creative practice, Creativity, inspiration, instinctive meditation, instinctive meditation, journaling, meditation, mindfulness, Uncategorized

Daydreaming is a Superpower

Sometimes a focal point can serve as a doorway into daydreaming

I found a piece of writing I wanted to share here today, and while reading was instantly transported to the scene that inspired it. I was driving, and while at a stop sign, saw a man waiting for a bus. As I drove on, a whole story was born, simply from that chance encounter.

Then I thought: Oh! My theme for today is daydreaming. I did a bunch of research on the significance and importance of daydreaming, and was set to write A Big Article, and it didn’t feel right. So I did some dishes and went for a walk, and had my AHA.

This was the practice of daydreaming in action!

The default mode for our minds is wandering, which I feel in part is why so many people who sit to meditate feel they fail. Our minds have a bunch of “apps” running in the background, sorting, categorizing, resetting, and when we take time to sit, it all comes to the surface, it’s named as monkey mind, and we decide we are meditating wrong.

In this mode, we are working against the natural process of the mind. If you choose instead to get curious, you might notice a vacillation between analytic/linear and empathetic/creative processes. This is part of the beautiful syzygy of being human- the flow between opposites.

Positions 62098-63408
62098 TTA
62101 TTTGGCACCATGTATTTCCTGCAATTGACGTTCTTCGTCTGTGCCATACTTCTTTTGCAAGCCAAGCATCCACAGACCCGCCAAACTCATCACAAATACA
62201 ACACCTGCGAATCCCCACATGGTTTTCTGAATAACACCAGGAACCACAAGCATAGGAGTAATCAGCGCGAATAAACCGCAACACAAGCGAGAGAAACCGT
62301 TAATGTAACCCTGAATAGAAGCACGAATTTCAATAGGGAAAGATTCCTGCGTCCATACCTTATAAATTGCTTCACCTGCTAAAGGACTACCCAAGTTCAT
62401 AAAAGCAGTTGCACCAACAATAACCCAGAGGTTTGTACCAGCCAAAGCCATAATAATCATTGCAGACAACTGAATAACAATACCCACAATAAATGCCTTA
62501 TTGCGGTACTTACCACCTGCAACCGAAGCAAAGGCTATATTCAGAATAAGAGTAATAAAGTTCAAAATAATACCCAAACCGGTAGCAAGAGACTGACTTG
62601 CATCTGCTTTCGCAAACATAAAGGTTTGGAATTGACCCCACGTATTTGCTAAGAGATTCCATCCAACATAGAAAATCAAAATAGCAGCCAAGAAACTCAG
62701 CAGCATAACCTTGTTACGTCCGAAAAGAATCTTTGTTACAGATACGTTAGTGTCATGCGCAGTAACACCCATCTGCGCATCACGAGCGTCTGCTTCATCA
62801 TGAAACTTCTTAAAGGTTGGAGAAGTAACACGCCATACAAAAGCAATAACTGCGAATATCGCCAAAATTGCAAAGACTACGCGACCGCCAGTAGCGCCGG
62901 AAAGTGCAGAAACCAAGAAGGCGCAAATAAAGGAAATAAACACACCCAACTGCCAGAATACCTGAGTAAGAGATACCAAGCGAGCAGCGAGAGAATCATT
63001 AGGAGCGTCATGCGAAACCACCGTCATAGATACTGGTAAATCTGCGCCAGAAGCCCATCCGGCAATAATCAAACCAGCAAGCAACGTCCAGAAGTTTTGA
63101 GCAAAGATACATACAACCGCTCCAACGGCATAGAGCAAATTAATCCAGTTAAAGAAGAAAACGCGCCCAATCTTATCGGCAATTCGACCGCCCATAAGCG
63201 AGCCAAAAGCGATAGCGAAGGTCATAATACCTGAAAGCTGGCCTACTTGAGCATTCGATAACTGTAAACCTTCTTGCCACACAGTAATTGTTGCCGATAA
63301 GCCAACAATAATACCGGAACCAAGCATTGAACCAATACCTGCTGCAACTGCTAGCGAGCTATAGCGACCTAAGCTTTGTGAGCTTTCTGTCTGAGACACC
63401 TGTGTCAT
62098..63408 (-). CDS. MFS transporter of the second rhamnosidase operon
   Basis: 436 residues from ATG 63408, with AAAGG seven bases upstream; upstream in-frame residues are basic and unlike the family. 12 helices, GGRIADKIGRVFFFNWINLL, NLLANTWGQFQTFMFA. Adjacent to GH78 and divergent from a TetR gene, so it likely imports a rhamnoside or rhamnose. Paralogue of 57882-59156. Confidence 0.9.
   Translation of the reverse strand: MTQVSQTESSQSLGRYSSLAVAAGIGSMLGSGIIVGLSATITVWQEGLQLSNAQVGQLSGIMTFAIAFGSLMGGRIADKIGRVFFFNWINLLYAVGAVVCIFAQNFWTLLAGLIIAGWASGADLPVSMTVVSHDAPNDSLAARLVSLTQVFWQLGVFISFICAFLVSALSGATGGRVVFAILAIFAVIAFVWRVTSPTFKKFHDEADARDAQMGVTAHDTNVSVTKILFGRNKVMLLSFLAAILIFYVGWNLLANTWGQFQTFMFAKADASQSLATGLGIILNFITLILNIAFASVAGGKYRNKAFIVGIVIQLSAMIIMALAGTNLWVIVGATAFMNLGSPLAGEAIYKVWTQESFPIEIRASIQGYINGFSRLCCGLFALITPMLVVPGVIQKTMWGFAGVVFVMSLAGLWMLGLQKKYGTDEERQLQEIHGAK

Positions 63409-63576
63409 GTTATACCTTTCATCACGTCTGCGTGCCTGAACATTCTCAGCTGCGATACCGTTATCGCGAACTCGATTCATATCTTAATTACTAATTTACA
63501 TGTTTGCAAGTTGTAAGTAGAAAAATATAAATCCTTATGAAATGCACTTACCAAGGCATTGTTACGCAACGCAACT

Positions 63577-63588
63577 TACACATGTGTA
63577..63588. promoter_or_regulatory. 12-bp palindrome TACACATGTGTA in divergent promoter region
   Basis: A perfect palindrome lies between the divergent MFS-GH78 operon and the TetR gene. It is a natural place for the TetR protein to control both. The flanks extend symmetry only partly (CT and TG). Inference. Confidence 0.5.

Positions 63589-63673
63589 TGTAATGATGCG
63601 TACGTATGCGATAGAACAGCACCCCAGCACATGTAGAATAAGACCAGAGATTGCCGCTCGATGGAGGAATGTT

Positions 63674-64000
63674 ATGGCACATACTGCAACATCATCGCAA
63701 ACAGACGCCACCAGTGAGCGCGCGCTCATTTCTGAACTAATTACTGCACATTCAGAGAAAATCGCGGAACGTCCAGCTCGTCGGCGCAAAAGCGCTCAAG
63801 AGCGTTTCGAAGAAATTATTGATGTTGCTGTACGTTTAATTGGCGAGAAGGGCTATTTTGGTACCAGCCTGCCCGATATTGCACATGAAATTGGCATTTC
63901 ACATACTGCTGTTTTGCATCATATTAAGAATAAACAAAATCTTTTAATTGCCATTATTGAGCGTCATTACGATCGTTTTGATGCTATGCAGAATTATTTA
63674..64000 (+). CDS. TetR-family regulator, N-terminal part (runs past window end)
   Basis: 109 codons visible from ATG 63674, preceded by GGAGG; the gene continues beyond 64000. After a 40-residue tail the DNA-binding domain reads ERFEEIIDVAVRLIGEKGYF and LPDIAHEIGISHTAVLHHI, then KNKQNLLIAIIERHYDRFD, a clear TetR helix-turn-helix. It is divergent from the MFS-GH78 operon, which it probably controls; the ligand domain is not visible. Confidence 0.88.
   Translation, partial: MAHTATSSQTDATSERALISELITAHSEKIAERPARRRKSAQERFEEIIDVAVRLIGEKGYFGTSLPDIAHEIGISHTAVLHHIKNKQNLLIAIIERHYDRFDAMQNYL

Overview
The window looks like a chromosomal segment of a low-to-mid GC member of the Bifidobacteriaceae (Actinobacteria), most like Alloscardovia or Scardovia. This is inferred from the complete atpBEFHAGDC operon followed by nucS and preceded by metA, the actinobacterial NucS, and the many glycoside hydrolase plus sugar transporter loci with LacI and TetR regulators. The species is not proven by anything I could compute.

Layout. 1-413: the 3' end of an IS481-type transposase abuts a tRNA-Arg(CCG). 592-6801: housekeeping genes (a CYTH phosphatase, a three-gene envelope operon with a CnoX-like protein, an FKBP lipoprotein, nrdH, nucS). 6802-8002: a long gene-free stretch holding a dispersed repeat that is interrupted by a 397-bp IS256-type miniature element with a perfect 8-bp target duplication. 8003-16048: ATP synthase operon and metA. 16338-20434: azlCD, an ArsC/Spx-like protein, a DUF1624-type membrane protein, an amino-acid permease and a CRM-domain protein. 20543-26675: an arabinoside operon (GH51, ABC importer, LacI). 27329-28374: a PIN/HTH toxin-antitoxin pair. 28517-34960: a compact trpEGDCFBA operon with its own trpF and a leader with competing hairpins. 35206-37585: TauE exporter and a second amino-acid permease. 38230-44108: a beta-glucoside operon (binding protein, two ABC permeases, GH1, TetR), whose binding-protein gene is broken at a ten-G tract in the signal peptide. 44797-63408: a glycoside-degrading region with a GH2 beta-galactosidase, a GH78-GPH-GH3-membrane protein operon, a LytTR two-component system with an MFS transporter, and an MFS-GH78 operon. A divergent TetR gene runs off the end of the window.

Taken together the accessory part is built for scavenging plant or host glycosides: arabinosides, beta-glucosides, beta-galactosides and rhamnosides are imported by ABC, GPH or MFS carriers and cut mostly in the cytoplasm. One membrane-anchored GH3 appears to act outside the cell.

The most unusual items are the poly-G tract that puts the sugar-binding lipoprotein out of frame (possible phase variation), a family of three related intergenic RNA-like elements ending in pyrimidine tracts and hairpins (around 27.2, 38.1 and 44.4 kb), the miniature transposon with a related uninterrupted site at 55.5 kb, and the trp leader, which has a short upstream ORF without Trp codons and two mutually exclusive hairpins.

Have you ever noticed that if you are working and working and working on solving something and can’t, you get a sudden urge to do something else? Sure, it can be procrastination, or distraction. It can also be your mind telling you it needs a rest. To go deep into areas that are not accessed often and maybe even come up with a novel solution to what you were so struggling so hard to solve (or find your car keys).

Give into that urge. Set a timer if you are feeling time pressure. Do something mindless for a few minutes. Sudden remembering in the shower, anyone?

Structured daydreaming is when you select a topic. It’s a rehearsal of sorts, where you envision the entire reality, including all the steps, and any obstacles that might arise. Performers and athletes use this technique to visualize future actions all the time.

Some have described daydreaming as thinking for pleasure. Isn’t that a lovely concept? Allowing your mind to wander without a goal. Kids do it all the time. It becomes a social activity when a group gets together and creates a new reality or fantasy world together. It gives you an opportunity to explore interesting topics in new ways, and there are lots of studies showing that daydreaming can enhance creativity and productivity. It can decrease stress.

Hey!

This is sounding a lot like instinctive meditation! Why not set aside some time each day to daydream. Twenty minutes is great, as it gives you a chance to really get in there. Start with five or even two minutes if twenty feels daunting. I sometimes ask “OK mind, where would you like to go today?” After things like to do lists or other issues float by, I’m often delighted to find myself remembering a time I was in Nature, or sometimes music or writing or a visual art idea will come to me.

Daydreaming has been pushed to the back, I feel. Sure, some of us get lost in scrolling on our devices, but on some level that input is still being filtered through the mind, without giving it a chance to dance about in it’s own inner library.

Give it a try, and let me know how it goes. Give your mind some unstructured playtime, without expectation of an outcome. Let your inner critic/censurer take a break. Daydreaming is a great superpower to have!